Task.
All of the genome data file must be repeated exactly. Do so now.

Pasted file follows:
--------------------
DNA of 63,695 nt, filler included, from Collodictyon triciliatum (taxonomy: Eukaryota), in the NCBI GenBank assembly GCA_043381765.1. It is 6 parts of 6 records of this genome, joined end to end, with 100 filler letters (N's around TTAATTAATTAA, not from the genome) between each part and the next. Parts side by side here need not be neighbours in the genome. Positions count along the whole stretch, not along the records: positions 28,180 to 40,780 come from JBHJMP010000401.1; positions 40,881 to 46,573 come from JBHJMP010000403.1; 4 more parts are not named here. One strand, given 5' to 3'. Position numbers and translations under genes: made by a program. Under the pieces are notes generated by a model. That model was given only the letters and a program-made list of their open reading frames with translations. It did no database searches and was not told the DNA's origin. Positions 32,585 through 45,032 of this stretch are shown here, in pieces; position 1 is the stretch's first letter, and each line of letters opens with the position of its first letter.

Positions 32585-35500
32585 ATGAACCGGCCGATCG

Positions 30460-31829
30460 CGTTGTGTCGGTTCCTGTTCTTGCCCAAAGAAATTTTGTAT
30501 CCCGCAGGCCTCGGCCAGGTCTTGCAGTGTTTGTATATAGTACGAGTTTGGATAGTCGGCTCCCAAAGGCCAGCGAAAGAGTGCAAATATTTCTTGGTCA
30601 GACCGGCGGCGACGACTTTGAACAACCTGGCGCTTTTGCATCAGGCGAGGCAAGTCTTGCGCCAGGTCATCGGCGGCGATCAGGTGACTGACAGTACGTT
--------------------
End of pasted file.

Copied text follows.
DNA of 63,695 nt, filler included, from Collodictyon triciliatum (taxonomy: Eukaryota), in the NCBI GenBank assembly GCA_043381765.1. It is 6 parts of 6 records of this genome, joined end to end, with 100 filler letters (N's around TTAATTAATTAA, not from the genome) between each part and the next. Parts side by side here need not be neighbours in the genome. Positions count along the whole stretch, not along the records: positions 28,180 to 40,780 come from JBHJMP010000401.1; positions 40,881 to 46,573 come from JBHJMP010000403.1; 4 more parts are not named here. One strand, given 5' to 3'. Position numbers and translations under genes: made by a program. Under the pieces are notes generated by a model. That model was given only the letters and a program-made list of their open reading frames with translations. It did no database searches and was not told the DNA's origin. Positions 32,585 through 45,032 of this stretch are shown here, in pieces; position 1 is the stretch's first letter, and each line of letters opens with the position of its first letter.

Positions 32585-35500
32585 ATGAACCGGCCGATCG

Positions 30460-31829
30460 CGTTGTGTCGGTTCCTGTTCTTGCCCAAAGAAATTTTGTAT
30501 CCCGCAGGCCTCGGCCAGGTCTTGCAGTGTTTGTATATAGTACGAGTTTGGATAGTCGGCTCCCAAAGGCCAGCGAAAGAGTGCAAATATTTCTTGGTCA
30601 GACCGGCGGCGACGACTTTGAACAACCTGGCGCTTTTGCATCAGGCGAGGCAAGTCTTGCGCCAGGTCATCGGCGGCGATCAGGTGACTGACAGTACGTT